Prevention, within the context of ATSA, refers to efforts to stop the perpetration of unhealthy, harmful, dangerous, and illegal sexually oriented behaviors and actions that victimize others.

The goal of prevention is to identify the factors that contribute to – and inhibit – sexual abuse, and use that information to stop sexual abuse before it can begin. These factors are often referred to as “risk” and “protective” factors for perpetration. It also is important to understand the risk and protective factors for victimization. A sound, comprehensive, prevention program enhances and assists protective factors and reduces (and in many cases, eliminates) the identified risk factors.

For more information about sexual abuse prevention, read What is prevention?

The National Coalition to Prevent Child Sexual Exploitation

ATSA is a member of The National Coalition to Prevent Child Sexual Exploitation. The Coalition is formed of more than 30 major agencies and experts that have collaborated to develop this first coordinated, collective national plan to focus on prevention to end demand for the sexual abuse and exploitation of children. It supports comprehensive prevention strategies, but pays special attention to primary prevention and positive youth development-actions that take place before child sexual abuse or exploitation has been perpetrated. Join ATSA in preventing child sexual exploitation--please download the National Plan and distribute the document to family and community members.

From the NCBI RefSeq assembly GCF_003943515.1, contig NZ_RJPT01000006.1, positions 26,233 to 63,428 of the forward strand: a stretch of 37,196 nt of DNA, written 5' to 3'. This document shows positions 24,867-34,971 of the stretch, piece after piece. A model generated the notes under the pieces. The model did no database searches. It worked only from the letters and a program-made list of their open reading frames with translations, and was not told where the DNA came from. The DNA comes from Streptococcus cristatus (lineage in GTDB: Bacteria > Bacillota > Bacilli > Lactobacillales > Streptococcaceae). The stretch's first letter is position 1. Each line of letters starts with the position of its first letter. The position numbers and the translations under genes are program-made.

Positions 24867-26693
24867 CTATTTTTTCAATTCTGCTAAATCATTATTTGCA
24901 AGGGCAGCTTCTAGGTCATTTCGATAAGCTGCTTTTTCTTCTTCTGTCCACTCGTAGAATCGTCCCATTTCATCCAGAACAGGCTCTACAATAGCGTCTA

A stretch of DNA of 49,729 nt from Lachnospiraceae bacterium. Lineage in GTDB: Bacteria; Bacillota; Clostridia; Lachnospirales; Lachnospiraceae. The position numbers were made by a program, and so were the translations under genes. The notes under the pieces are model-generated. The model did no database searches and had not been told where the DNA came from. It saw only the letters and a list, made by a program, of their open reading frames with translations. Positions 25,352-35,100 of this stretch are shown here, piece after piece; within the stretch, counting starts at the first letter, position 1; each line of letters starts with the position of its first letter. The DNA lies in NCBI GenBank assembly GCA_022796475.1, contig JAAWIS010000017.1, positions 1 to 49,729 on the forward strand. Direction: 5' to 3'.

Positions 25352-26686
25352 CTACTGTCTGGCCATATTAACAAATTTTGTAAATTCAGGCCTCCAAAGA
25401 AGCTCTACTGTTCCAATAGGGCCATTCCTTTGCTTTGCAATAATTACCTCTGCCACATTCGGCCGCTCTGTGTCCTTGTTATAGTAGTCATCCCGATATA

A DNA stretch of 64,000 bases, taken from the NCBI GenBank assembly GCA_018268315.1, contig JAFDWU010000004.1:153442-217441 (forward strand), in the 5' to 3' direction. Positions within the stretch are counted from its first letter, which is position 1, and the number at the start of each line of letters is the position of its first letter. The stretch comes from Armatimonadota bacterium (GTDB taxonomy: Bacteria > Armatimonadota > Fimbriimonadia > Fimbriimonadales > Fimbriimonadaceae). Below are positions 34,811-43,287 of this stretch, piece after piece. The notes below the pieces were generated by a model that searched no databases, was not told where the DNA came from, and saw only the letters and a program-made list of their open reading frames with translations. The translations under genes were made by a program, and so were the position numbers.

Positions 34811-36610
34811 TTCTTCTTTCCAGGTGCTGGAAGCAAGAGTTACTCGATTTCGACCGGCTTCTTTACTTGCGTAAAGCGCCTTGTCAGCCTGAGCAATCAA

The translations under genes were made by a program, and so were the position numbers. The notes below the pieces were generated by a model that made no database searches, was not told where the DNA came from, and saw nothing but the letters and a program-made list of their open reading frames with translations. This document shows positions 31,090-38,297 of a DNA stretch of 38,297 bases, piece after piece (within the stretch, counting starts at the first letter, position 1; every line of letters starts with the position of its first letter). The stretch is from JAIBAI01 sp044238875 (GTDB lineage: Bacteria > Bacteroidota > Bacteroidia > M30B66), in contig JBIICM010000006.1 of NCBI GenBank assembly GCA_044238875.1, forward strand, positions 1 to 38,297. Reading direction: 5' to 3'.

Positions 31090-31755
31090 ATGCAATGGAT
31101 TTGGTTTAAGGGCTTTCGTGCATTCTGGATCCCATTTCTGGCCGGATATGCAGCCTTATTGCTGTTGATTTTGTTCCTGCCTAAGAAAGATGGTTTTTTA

Read the National Plan Press Release here.

Read the Six Pillars for Prevention here.


National Plan Excerpt: The National Plan explains the multiple areas of trauma associated with sexual abuse and exploitation (CSA/E) as well as the frequency of CSA/E and the economic impact, including increased health care and interdiction costs. The report shows that CSA/E often happen in conjunction with other types of abuse and violence,[1] and can have long-term, psychological impacts. The National Plan identifies action steps in several key areas, including research, ending the public demand for sexual exploitation, increasing public awareness and collaborative practices and funding.

Please contact for more information.